The meandering channel is one of the classical research topics of hydraulics and sediment transport. The topic was chosen for the 3D CFD model with dynamic grid. Since the channel moves laterally during its formation, the algorithms to expand the grid and to provide smooth river banks would be tested. Also, the 3D flow field with secondary currents essential for the meandering process would be modelled.

The modelled case is formation of a meandering channel in a flume with sand. Initially, a straight channel is excavated in the sand, with one bend upstream. Then water is run through the channel, and a sequence of meanders are formed. A number of physical model studies of this case have been done over the years. A classical case is the study by Friedkin from 1945, at the US Army Engineer Waterways Experiment Station. The two photos below are from this case, showing the flume with the channel.

*The two photos show the initial channel, before the experiment
starts and after 3 hours of water flow. Regular meanders have
formed. The view is in the downstream direction.
*

*
Reference: Friedkin, J. F. (1945) "A laboratory study of the meandering
of alluvial rivers", US Army Engineer Waterways Experiment Station, Vicksburg,
Mississippi.
*

The chosen test case for the computations was a physical model study done at Colorado State University, in a series of flume studies organized by Prof. Schumm. The present case was carried out by G. L. Zimpfer in 1975, for his PhD.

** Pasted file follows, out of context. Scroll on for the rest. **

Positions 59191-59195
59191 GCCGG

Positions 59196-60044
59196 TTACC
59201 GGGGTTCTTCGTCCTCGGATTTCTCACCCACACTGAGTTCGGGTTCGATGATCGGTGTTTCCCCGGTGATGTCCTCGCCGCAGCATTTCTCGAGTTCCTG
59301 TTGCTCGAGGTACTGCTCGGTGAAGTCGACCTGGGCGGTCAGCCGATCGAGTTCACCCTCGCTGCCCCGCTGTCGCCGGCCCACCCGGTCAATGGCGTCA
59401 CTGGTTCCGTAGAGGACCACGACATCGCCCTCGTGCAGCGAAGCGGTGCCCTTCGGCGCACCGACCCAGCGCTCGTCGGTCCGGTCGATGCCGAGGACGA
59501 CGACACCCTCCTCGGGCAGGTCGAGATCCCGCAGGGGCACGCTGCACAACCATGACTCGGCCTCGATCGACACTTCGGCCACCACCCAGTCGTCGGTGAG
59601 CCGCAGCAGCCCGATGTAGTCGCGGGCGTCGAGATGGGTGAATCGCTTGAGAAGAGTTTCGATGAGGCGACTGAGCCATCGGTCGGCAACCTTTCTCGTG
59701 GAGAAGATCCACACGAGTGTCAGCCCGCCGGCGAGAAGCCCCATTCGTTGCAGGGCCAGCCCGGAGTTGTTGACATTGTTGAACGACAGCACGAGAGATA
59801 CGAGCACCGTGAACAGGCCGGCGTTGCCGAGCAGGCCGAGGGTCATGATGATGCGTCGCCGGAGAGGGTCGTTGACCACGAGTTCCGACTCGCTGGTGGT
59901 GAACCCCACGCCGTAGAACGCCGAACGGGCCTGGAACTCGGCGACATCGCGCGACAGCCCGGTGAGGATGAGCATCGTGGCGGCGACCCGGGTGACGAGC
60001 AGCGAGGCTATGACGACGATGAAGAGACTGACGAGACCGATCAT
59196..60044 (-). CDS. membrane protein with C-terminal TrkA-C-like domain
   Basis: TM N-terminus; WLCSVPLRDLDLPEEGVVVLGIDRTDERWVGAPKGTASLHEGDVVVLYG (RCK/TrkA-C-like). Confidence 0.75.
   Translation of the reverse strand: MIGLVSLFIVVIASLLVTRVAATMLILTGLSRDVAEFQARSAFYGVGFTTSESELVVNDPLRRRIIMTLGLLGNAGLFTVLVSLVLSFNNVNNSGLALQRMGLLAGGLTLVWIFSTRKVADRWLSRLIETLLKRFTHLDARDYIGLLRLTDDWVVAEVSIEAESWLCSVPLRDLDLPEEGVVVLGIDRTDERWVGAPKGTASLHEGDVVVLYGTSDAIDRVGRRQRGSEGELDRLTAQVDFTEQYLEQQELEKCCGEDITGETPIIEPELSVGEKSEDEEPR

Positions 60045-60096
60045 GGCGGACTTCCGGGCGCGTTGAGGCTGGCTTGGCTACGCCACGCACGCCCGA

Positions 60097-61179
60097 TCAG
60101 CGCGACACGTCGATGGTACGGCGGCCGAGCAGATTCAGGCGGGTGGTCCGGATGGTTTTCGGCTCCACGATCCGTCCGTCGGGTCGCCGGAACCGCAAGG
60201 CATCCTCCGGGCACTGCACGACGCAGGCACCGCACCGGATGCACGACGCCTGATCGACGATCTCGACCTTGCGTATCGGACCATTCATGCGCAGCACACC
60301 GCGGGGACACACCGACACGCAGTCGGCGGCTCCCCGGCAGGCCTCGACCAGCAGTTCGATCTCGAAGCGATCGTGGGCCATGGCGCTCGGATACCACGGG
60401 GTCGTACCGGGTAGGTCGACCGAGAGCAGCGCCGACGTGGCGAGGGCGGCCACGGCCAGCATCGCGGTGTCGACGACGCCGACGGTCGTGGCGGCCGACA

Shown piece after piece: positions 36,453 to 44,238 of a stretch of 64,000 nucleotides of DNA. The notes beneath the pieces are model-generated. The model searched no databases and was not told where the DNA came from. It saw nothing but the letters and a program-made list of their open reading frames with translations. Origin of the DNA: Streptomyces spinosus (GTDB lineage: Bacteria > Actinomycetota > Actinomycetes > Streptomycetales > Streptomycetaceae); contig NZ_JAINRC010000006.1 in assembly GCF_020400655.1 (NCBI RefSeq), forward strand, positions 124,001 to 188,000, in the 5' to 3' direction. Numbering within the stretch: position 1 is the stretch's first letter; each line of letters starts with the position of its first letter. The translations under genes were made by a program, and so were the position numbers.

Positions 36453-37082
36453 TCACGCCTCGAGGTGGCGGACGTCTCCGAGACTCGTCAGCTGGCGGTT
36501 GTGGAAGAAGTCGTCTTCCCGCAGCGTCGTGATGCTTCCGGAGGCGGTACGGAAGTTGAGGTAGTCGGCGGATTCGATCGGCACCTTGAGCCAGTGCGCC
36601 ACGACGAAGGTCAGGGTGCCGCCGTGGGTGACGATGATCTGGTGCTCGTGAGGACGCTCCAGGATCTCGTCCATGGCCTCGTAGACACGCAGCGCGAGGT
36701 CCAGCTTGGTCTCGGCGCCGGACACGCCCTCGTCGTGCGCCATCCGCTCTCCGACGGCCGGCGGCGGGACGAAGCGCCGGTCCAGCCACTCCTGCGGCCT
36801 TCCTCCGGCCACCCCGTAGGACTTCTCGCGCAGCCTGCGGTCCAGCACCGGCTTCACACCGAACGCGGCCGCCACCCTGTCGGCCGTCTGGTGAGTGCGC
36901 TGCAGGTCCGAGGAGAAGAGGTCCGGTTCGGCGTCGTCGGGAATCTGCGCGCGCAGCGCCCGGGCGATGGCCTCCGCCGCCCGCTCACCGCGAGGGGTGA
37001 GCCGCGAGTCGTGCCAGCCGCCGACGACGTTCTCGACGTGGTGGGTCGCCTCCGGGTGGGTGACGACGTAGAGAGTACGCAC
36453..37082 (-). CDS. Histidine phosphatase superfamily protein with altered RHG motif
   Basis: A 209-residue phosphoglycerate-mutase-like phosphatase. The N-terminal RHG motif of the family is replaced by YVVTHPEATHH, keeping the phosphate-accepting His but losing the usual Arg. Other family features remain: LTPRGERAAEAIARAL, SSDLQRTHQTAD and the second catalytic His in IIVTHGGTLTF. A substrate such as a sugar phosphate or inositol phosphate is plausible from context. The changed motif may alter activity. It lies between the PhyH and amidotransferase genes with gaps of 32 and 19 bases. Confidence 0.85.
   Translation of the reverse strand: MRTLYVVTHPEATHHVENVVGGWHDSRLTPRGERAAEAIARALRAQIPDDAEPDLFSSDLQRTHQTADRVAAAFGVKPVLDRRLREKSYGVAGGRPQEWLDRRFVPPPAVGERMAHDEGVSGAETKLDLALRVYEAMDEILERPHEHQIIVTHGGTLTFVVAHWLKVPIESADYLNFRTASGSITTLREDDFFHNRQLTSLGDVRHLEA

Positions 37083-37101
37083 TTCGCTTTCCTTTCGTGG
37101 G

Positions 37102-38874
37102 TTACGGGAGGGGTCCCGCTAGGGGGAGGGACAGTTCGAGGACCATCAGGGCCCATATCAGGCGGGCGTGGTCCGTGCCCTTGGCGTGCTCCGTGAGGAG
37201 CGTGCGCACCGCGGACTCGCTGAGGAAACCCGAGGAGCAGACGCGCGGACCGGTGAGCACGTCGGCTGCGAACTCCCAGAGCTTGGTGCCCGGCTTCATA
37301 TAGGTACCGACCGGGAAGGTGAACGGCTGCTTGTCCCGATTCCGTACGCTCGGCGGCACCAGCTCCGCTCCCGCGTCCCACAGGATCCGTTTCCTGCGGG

Reference:

Schumm, S. A., Mosley, M. P. and Weaver, W. E. (1987) "Experimental
Fluvial Geomorphology", John Wiley Publishers.

*Initial grid. The dotted lines are limits for where the
grid can expand horizontally.*

The initial grid described a straight channel, with a water discharge of 5.66 l/s, slope 0.008, and sediments with average diameter of 0.5 mm. An initial upstream disturbance had to be used to start the meandering in some of the experiments in the physical model. In the CFD model, this was done by a 20 degrees skewed inflow cross-section, as seen in the figures.

*Velocity near the water surface*

*Velocity near the bed, shown in the grid*

The meander wavelength computed by the CFD model is about 7 meters (the grid cells are 0.1 meters long). The wave length observed in the lab experiments was 7.5 meters.

The currently used algorithms are unstable close to the grid boundary, as seen by the boundary irregularity. Work is going on to improve the algorithms.

*Velocity vectors near the bed (green) and close to the surface (black)
after 772 iterations. The initial cross-section is skewed to the right
instead of to the left, to test the program.*

The velocity vectors above show the secondary currents, as the bed vectors points more to the inside of the curve than the surface vectors. Also note the vertical velocity profile at the inlet is uniform. Further downstream, the velocity at the surface becomes larger than at the bed, corresponding with the classical logarithmic profile.

*Velocity vectors near the bed (green) and close to the surface (black)
in a bend after 8000 iterations. The lower figure is an enlargement
of a part of the upper figure. *